Date of Award


Degree Type


Degree Name

Bachelor of Science Honours


School of Natural Sciences


Faculty of Computing, Health and Science

First Advisor

Dr Eddie van Etten

Second Advisor

Will Stock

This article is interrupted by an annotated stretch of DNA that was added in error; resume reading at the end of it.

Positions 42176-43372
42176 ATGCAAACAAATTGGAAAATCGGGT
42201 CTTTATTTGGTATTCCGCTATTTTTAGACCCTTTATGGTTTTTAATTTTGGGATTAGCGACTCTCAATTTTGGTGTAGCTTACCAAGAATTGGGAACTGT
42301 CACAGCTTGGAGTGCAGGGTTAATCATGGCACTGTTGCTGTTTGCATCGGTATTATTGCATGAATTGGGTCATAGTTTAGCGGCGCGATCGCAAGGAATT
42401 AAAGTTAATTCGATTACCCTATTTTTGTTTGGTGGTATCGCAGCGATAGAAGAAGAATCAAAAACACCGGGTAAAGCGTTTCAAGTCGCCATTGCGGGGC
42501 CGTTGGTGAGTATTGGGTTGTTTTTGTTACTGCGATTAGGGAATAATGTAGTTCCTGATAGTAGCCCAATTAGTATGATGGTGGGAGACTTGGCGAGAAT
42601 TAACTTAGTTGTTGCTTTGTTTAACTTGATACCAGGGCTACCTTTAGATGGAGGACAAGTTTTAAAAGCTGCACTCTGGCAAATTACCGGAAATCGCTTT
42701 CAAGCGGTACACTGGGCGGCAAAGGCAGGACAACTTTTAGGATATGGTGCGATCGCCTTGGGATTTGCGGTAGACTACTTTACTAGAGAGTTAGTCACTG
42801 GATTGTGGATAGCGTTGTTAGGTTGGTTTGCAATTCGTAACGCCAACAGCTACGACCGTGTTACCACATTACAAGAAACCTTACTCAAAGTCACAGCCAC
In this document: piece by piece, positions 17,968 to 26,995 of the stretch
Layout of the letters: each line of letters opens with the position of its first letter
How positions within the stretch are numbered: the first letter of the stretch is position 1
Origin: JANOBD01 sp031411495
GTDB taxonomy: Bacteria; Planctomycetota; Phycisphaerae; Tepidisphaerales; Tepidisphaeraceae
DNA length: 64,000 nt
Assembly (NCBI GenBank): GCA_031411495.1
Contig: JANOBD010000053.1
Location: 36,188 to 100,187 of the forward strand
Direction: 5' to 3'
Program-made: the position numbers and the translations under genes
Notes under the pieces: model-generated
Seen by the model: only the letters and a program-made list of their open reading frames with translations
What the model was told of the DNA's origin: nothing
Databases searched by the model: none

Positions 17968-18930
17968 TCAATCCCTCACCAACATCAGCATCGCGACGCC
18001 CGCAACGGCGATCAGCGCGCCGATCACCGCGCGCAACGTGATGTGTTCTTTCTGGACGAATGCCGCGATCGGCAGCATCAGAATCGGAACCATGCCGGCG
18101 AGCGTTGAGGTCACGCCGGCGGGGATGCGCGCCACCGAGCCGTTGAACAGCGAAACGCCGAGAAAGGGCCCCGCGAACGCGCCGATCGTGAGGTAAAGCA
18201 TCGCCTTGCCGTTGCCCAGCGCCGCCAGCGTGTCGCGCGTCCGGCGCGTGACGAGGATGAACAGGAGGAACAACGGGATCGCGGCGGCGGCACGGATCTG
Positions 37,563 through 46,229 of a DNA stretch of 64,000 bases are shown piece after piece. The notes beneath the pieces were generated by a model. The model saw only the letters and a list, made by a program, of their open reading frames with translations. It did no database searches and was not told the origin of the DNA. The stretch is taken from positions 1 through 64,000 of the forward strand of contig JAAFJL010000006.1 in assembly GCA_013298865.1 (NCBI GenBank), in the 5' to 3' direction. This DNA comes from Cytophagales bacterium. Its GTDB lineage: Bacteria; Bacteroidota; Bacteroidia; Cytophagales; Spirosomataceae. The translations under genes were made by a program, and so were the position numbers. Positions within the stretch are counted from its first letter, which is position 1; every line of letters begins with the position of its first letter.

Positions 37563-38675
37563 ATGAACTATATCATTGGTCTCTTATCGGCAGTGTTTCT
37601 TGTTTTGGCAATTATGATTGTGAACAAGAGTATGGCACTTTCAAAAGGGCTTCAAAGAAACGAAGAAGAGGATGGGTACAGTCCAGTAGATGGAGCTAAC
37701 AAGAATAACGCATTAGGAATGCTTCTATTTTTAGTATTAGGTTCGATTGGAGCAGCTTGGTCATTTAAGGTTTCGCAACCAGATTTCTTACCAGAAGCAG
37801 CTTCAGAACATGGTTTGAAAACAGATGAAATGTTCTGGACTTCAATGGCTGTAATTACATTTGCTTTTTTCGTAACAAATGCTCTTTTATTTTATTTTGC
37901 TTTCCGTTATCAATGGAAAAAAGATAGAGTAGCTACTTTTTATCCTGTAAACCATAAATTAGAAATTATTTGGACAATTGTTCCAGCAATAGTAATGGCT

Within the Mediterranean shrublands, fires are particularly intensive and widespread. In the Transitional Rainfall Zone in Western Australia, these large fires bum in areas with high conservation value, and present risks to human lives and infrastructure on properties in the region. The concern for the effect fires have on anthropocentric and ecological values in these shrublands makes it a priority in management to reduce the risks. Of the environmental and biotic factors that influence a fire, fuel is one of the most significant as it has the capacity to determine fire prope1iies such as the intensity, extent, bum pattern within the fire, and frequency. While fuel load is the most commonly assessed parameter, there are other fuel characteristics that also contribute to the behaviour and impacts of a fire, but don't receive as much attention. Fuel arrangement (plant density throughout the vertical profile), composition (live and dead, fine and coarse etc), continuity (horizontal distribution) and height are also important factors to consider in assessment of fuel dynamics. Knowledge on fuel dynamics provides the foundations for inferring return time of subsequent fires and the likely behaviour of these fires. For land managers, fuel characteristics may then be maintained or changed (e.g. through prescribed burning) to create a fire regime that satisfies management objectives. The purpose of this study was to gain an understanding of current fuel dynamics in shrublands of the Transitional Rainfall Zone, through assessment of fuel loading at the surface and above the ground, and assessing spatial arrangement of fuel. It was found that these shrub lands had heterogeneous fuel characteristics at small spatial scales, which is typical for this type of system. Heterogeneity was more likely explained by site factors such as underlying soil differences and climate, rather than as a result of the fire itself. Senescence was a dominant feature of the system in long unburnt sites, and contributed to creation of large interpatch spaces, high amounts of suspended dead material, and litter at the surface. Recently burnt sites had very small portions of dead material, large interpatch spaces, and litter was absent until around 14-18 years since last fire. Sites at 24-45 years since last fire had the greatest patch coverage and continuity in the horizontal and vertical array, and had larger quantities of fuel compared to all other ages. This shrubland system had slightly higher quantities of fuel than the accepted hazardous level, though it was still comparable to other similar shrubland systems in Australia and throughout the world. Patch coverage and continuity was also slightly higher than other systems, though took longer to reach this level. Equilibrium was eventually reached when sites were ve1y old, at about 80 years since last fire. From the time shrublands in this system reach about 14 years, fuel characteristics are typical of those required to foster intensive, wide spread fires that are prevalent in this system. For management, this study has shed light on the nature of fires to be expected in this system.